Developing a Stewardship Standard for Alternative Natural Fibers

As the global demand for fiber-based products continues to rise, many companies are seeking sources that avoid high-conservation value forest regions. Bamboo, kenaf, hemp and other “purpose grown natural fibers” provide viable options for companies seeking alternatives to wood, as well as sustainable livelihoods for rural communities. Moreover, many of these crops have attributes that make them attractive in their own right: they are rapidly renewable, can be cultivated without intensive agrochemical inputs or water use and may prove useful in the restoration of degraded lands.

Just as Forest Stewardship Council (FSC) certification safeguards forests, there is a need to ensure that management of alternative natural fibers is handled responsibly. Companies looking to source these materials are calling for a standard to promote and enforce globally respected environmental and social criteria among producers of alternative natural fibers.

To help achieve this goal, the Rainforest Alliance has embarked on the development of a rigorous global stewardship standard for the management of plants that contain these fibers—crops that can be used to produce a range of goods, including paper, packaging, construction materials and textiles. Our aim is to ensure the responsible management of alternative natural fibers by providing growers and their buyers with a mechanism to evaluate environmental, social and economic performance.

The Process

The Rainforest Alliance initiated a standard-development process in July 2013. As a member of the ISEAL Alliance—the international body that serves as an umbrella for social and environmental accreditation and labeling schemes—the Rainforest Alliance is following ISEAL guidelines for the development of third-party, values-based standard systems. A consensus-based Technical Committee is leading the process and has scheduled two rounds of public consultations to ensure that a broad range of perspectives is incorporated.

The result will be a "generic" alternative natural fiber standard for purpose-grown plants, complemented by additional crop-specific criteria for bamboo. Other crop-specific requirements—e.g., for kenaf, rattan, Miscanthus—will be added based on demand and feasibility.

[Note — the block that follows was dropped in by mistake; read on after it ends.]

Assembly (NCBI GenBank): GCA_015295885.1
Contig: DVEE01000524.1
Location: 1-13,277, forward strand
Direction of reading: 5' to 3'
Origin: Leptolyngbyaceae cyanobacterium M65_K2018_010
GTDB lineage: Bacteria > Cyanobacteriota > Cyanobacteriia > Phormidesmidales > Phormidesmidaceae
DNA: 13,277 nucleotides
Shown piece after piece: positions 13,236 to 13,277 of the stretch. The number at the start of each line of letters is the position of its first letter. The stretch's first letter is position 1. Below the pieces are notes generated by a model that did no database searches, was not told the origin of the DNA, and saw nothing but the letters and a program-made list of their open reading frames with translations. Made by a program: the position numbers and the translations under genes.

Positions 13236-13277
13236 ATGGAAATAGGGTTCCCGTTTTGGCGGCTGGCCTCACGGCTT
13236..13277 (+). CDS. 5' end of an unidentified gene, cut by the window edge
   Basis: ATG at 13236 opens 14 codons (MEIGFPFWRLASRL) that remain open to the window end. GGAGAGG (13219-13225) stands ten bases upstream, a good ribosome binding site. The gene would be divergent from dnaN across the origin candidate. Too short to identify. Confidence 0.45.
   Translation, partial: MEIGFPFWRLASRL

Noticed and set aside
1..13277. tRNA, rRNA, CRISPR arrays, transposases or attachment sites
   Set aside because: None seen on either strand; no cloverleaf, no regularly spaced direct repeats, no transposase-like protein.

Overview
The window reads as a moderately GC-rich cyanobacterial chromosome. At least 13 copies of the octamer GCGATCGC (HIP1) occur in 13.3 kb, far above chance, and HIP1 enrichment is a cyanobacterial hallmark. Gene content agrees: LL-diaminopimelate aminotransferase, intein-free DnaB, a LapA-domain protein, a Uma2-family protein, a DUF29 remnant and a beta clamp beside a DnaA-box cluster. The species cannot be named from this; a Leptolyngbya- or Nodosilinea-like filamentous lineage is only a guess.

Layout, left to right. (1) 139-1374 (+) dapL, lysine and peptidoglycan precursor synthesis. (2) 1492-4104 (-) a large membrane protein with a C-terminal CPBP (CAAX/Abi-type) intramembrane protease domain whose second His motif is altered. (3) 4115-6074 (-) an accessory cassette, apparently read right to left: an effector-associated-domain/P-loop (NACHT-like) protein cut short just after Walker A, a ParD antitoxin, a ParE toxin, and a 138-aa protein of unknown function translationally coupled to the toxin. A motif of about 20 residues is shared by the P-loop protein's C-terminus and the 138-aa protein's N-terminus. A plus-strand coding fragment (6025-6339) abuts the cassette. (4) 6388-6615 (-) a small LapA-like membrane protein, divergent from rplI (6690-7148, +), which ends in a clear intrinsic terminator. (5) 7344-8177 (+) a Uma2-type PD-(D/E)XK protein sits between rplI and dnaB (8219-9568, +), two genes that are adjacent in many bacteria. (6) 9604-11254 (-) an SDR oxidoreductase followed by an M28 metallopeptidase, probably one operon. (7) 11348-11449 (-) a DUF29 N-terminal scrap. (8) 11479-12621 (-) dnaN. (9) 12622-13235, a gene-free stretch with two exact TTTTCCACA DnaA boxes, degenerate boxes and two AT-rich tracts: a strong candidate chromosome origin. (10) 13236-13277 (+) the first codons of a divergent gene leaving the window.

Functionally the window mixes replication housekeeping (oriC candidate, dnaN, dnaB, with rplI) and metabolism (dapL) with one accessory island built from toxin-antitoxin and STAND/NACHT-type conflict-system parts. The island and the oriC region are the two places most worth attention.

Public consultation is currently closed. Please check back later for the next draft and consultation period.

Click here to view the Alternative Natural Fiber Standard Draft PDF.

Key Issues

The standard-development process will address the following key issues:

  • Environmental Impacts: crop invasiveness, land conversion, biodiversity protection, soil and water quality and agrochemical use
  • Social Performance: labor rights, working conditions and benefits to local communities and indigenous peoples
  • Sustainable Production: sustained yield, irrigation and soil productivity
  • Continuous Improvement: management planning, monitoring and adaptive management

The Rainforest Alliance will incorporate the most current and reputable scientific research, expert analysis and the perspectives of stakeholders throughout the entire process.

Relationship to Other Standards and Systems

The development of an independent standard for alternative natural fibers is designed to fill an identified gap in order to ensure that production meets credible third-party social and environmental criteria.

While other credible systems certify some crop-based fibers, such as bamboo and rattan, there are limitations to the geographies and/or the ecosystems in which they operate. These limitations are particularly evident when it comes to bamboo grown as an exotic crop, in an agricultural setting, or otherwise outside of a natural forest ecosystem.

As this process unfolds, the Rainforest Alliance will collaborate with the FSC, the Sustainable Agriculture Network, the Roundtable for Sustainable Biomaterials and other certification systems to explore synergies and opportunities for alignment.

FAQs

Why develop a stewardship standard for alternative natural fibers?
What are “Alternative Natural Fibers”?
Aren’t ANFs covered by other certification standards?
Will this become a certification standard with on-product labeling?
Who is guiding the process and how will a final standard be approved?
Why is the standard focused specifically on crop management and not also on performance measures that cover processing?
Is anything being done to address the ability of smallholders to adopt the ANF standard?
How will enterprises be evaluated to the ANF standard, and how will the risk-screening process work?
How will you decide which performance measures to include?
How can I participate in the standard development process?

Technical Committee

  • Kathleen Buckingham, World Resources Institute (WRI)
  • Gary Dodge, FSC-US
  • Keila Hand, World Wildlife Fund (WWF)
  • Camille Rebelo, EcoPlanet Bamboo
  • Jonathan M. Scherch, Resource Fiber LLC
  • Peg Stern, Consultant
  • Rick Underhil, Kimberly-Clark Corporation

Rainforest Alliance Project Team

  • Richard Donovan and Walter Smith, Project Supervision
  • Karen Steer, Consultant, Project Manager

Receive Updates and Opportunities to Participate

The ANF Standard Consultative Forum provides a mechanism for interested stakeholders to receive updates and to provide ongoing, direct and meaningful input into the standard development process.

Please email Karen Steer, Project Manager, to join the Consultative Forum.

Click here to view the Alternative Natural Fiber Standard Draft PDF.

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